By Christopher H. Marraro, a Partner in the Washington, D.C office of Baker Hostetler LLP, and Bridget S. McCabe, an Associate in the firm’s New York, NY office.

The U.S. Supreme Court’s landmark Chevron, U.S.A., Inc. v. Natural Resources Defense Council, Inc.1 decision is under scrutiny, if not outright attack, by some members of Congress, preeminent jurists, scholars, and even several of the Court’s current justices. Under Chevron, not only are courts duty-bound to uphold the “unambiguously” expressed intent of Congress when reviewing agency decisions, but they are also required to defer to an agency’s interpretation of a statute where the statute is “ambiguous” and the agency’s interpretation is “permissible.”2 In the nearly 35 years since the Court conceived “Chevron deference,” the executive branch has aggressively pushed its own policy agenda through agency action.

The executive branch’s aggressive behavior, coupled with the synergistic effect of Chevron deference, led Chief Justice John Roberts to observe that the doctrine “is a powerful weapon in an agency’s regulatory arsenal,” and warn that “the danger posed by the growing power of the administrative state cannot be dismissed.”3 The following discussion examines the constitutional and legal underpinnings for and against Chevron and offers observations as to how the doctrine could be altered by the Supreme Court. 

Chevron was never intended to be transformative. The case dealt with the narrow question of whether, under the Clean Air Act, the Environmental Protection Agency could permit states to treat all polluting devices within a facility-wide “bubble” as a single stationary source.4 As scholar Andrew Grossman has observed, Chevron’s author, Justice John Paul Stevens, “had no firm opinion on th[e] question and was sympathetic to the agency’s exercise of discretion in an area fraught with competing legal and policy considerations.”5 But it took several years for Chevron to be recognized as a watershed decision.6 In 1986, Justice Antonin Scalia joined the Court and became a champion for Chevron’s doctrine.7  Chevron reached its broadest precedential apex in the 2013 decision City of Arlington v. FCC, where a divided Supreme Court held that Chevron’s two-step framework applies whenever “a court reviews an agency’s construction of the statute which it administers,”8 including in a case where the agency’s interpretation of its own jurisdiction under the statute is at issue. Writing for the majority,9 Justice Scalia distilled the Chevron inquiry to: “whether the agency has stayed within the bounds of its statutory authority.”10 And because “[t]hese lines will be drawn either by unelected federal bureaucrats, or by unelected (and even less politically accountable) federal judges,” Justice Scalia’s principal constitutional argument for Chevron is separation of powers.11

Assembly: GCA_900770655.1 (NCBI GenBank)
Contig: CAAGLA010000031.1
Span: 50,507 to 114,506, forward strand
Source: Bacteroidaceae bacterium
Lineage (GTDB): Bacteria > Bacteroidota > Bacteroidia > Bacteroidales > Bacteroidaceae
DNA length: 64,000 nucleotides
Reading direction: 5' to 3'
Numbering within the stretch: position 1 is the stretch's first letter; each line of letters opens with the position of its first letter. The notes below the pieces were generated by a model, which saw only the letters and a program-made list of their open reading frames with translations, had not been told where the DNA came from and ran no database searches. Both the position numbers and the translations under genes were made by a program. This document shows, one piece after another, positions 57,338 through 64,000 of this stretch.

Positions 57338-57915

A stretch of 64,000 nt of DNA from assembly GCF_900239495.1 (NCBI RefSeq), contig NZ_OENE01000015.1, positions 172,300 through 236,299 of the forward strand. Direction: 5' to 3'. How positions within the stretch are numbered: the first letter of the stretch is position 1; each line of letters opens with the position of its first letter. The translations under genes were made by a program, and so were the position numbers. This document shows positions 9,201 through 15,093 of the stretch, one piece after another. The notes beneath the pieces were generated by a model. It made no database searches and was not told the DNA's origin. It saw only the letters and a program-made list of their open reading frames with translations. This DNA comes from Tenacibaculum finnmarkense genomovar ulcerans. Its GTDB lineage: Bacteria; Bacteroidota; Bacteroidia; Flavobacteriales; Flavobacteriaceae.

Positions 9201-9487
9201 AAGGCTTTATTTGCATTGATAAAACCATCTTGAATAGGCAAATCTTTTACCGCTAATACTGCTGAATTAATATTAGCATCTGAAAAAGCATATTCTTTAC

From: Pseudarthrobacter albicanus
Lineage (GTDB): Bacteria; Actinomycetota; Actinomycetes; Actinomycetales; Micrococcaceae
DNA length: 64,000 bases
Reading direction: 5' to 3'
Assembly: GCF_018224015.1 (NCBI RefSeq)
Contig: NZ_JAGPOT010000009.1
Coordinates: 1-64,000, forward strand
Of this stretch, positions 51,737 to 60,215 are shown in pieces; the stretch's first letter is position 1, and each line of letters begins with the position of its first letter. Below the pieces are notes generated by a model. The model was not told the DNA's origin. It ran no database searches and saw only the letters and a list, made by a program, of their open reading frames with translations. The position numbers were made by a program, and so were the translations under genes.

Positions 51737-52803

Justice Scalia’s theory is that Chevron’s constitutional foundation rests on Article III and limits judicial power when deciding matters committed to the executive branch. In contrast, the City of Arlington dissent, authored by Chief Justice Roberts,12 focuses on Chevron’s assumption that where a statute is “ambiguous,” such ambiguity represents an implicit delegation by Congress to the agency (“Chevron deference is based on, and finds legitimacy as, a congressional delegation of interpretive authority”).13 Accordingly, based on the constitutional obligation of the judiciary to limit the other branches of government to their proper constitutional role, Chief Justice Roberts and the minority opine that an agency’s “interpretive authority” should be reviewed de novo.

The ranks of Chevron’s critics have grown since Chief Justice Roberts’ City of Arlington dissent. Perhaps the most thorough critique of the doctrine is then-Judge Neil Gorsuch’s concurring opinion in Gutierrez-Brizuela v. Lynch.14 The U.S. Court of Appeals for the Tenth Circuit prevented the retroactive application of a Board of Immigration Appeals decision, which held that an alien who entered the country illegally more than once was barred from adjusting their status. Judge Gorsuch, citing Chevron, succinctly framed the issue:  “accepting that an agency may overrule a court, may it do so not only prospectively but also retroactively, applying its new rule to completed conduct that transpired at a time when the contrary judicial precedent appeared to control?”15  Referring to Chevron as the “elephant in the room … permit[ting] executive bureaucracies to swallow huge amounts of core judicial and legislative power…,” Judge Gorsuch critically assessed the doctrine.16 His fundamental assertion is that Chevron tramples the Founders’ constitutional framework, in which the judiciary interprets the law and guards against the expansion of the executive and legislative branches. Allowing the executive branch to resolve the meaning of an ambiguous statutory provision is a “judge-made doctrine for the abdication of the judicial duty.”17